# Detecting a change from LOW to HIGH on a pin

I was wondering if anyone knew a way that I could detect a riding edge on a square wave that is attached to a pin on the Arduino. I will be attaching a 10MHz square wave to one of the pins and want to be able to know when that square wave goes from LOW to HIGH.

When it does go from low to high, I want to be able to tell it to do some function, such as counting the number of 10MHz square wave pulses it has received (ie start a counter), and have the arduino put out HIGH to another pin after X amount of pulses.

I am trying to artificially make this 10MHz signal the new “clock” for the arduino, I suppose.

That would sound like a good candidate for using one of the 'user interrupt' pins on the Arduino. Pins 2 and 3 ( one a 328p based board) are capable of sensing either a raising or falling or change of state signal and jumping to a user created interrupt function that can then perform whatever code you desire and when complete jumps back to where it was before the interrupt.

http://arduino.cc/en/Reference/AttachInterrupt

Lefty

then perform whatever code you desire

Within limits, of course. ISRs need to be fast. Things like Serial.print() are not. Obviously, pulseIn() and delay() are not things that belong in an ISR, either.

you will have fun counting 10 MHz pulses on a micro with a clock speed of 16 MHz!! do let us know how you get on!

@csnsc14320 - you do know fun translates to impossible don't you?

Yea, as a 10Mhz clock would have a new raising edge every 100 nano second it's really not possible for the interrupt system to honor every raising edge based on a 16Mhz clock speed.

Lefty

retrolefty:
Yea, as a 10Mhz clock would have a new raising edge every 100 nano second it’s really not possible for the interrupt system to honor every raising edge based on a 16Mhz clock speed.

Lefty

Why is that exactly? What clock rates would I be able to detect with Arduino 16MHz? How fast must the Arduino clock be to be able to count my 10 MHz?

There is less than time for two machine code instructions in 10MHz on a 16MHz system. I would say you have to run a system at a clock at least 10 time what you want to detect. That will give you 10 machine code instructions between edges, which is still not very much. You can't do this on an arduino.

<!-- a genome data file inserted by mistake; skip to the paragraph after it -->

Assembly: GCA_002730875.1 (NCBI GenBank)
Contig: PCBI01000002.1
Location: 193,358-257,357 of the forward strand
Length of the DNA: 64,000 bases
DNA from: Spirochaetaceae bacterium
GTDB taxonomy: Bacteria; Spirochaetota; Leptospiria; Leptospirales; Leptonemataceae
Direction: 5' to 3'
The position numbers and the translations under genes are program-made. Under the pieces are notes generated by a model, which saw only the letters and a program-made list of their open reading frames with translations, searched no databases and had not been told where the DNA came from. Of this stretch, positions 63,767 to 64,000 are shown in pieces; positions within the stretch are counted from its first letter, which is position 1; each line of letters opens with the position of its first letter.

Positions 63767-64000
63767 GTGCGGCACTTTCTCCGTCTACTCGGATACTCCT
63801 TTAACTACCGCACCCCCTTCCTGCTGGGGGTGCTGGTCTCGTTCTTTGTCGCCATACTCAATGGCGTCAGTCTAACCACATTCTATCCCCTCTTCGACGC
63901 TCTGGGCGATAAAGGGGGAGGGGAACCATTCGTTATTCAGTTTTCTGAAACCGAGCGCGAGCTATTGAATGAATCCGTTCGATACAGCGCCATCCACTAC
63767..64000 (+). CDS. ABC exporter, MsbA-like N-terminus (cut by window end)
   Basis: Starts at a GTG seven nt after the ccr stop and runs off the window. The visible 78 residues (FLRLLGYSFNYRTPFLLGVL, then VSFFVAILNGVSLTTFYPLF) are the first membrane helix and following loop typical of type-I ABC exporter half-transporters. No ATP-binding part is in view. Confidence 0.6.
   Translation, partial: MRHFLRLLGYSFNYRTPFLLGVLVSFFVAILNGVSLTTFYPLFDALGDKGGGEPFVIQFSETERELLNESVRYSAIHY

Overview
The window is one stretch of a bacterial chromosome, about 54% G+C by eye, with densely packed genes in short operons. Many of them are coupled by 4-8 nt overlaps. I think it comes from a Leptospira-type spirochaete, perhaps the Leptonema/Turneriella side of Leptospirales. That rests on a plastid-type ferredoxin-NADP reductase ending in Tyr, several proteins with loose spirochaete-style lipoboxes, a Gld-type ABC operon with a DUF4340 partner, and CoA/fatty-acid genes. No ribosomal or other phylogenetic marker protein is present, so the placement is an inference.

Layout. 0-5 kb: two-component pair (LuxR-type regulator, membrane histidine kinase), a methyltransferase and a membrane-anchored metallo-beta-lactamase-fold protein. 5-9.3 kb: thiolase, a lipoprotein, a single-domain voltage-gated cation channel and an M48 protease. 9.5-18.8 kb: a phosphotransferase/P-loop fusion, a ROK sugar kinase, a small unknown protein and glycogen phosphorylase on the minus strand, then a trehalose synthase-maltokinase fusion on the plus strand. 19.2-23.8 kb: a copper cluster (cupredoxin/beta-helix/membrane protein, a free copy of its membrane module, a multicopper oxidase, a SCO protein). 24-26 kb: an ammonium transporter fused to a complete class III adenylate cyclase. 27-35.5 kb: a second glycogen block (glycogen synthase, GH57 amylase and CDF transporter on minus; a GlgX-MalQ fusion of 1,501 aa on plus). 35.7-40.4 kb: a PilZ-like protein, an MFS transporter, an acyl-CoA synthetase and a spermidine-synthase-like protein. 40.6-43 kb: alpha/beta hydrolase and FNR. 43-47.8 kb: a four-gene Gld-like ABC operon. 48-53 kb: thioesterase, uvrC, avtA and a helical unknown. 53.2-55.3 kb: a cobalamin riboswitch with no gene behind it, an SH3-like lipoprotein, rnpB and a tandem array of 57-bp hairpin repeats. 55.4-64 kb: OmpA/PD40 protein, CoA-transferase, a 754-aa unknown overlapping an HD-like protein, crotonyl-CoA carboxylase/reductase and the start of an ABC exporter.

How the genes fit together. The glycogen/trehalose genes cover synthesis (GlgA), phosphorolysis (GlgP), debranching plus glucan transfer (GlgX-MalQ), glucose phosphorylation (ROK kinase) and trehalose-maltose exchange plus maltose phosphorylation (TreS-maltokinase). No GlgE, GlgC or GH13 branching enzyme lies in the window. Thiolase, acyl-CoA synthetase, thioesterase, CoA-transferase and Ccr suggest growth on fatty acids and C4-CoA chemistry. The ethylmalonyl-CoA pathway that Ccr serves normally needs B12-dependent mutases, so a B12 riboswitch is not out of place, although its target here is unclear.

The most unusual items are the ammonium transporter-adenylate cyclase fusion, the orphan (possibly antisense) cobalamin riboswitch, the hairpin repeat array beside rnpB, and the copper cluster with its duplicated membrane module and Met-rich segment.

The Arduino executes one instruction every clock most of the time if's and other cases take 2 to 3 clocks, so at 10Mhz you can even not have time to execute one instruction, one way is to use a micro-controller running at more than 100Mhz, the other is to use an external 74 series counter, a base 10 seems perfect it will divide your signal be a factor of 10 and now your max frequency is 100Khz, probably still to high, so use two in a chain and the max signal is now 10Khz, much easier to work with.

When it does go from low to high, I want to be able to tell it to do some function, such as counting the number of 10MHz square wave pulses it has received (ie start a counter), and have the arduino put out HIGH to another pin after X amount of pulses.

With the processor running at 16 MHz, the highest frequency that can reliably be processed is 8 MHz (Nyquist was a smart dude).

To count the pulses you will have to configure one of the timers to use an external clock source. Assuming I follow the datasheet correctly, you can use timer 0 or timer 1.

The timer can be configure to set one of its output pins high on an output compare.

Drop the frequency to 8 MHz and spend some time with the datasheet and you'll have a solution.

[quote author=Coding Badly link=topic=64678.msg472020#msg472020 date=1308765281]

When it does go from low to high, I want to be able to tell it to do some function, such as counting the number of 10MHz square wave pulses it has received (ie start a counter), and have the arduino put out HIGH to another pin after X amount of pulses.

With the processor running at 16 MHz, the highest frequency that can reliably be processed is 8 MHz (Nyquist was a smart dude).

To count the pulses you will have to configure one of the timers to use an external clock source. Assuming I follow the datasheet correctly, you can use timer 0 or timer 1.

The timer can be configure to set one of its output pins high on an output compare.

Drop the frequency to 8 MHz and spend some time with the datasheet and you'll have a solution.

[/quote]

The 10MHz signal I was inputting to the Arduino is from a clock generator, so I could try using that.

OK, so here is what I am ultimately trying to do. I have a 1 Hz square wave that I will be feeding into the arduino. Every time that it rises, I want to set another pin HIGH after a certain amount of microseconds. I need microsecond resolution so that I can specify to delay the output anywhere from say 1 microsecond up to 1 second. In essence, I am trying to delay the square wave with microsecond precision (hence the 10MHz clock).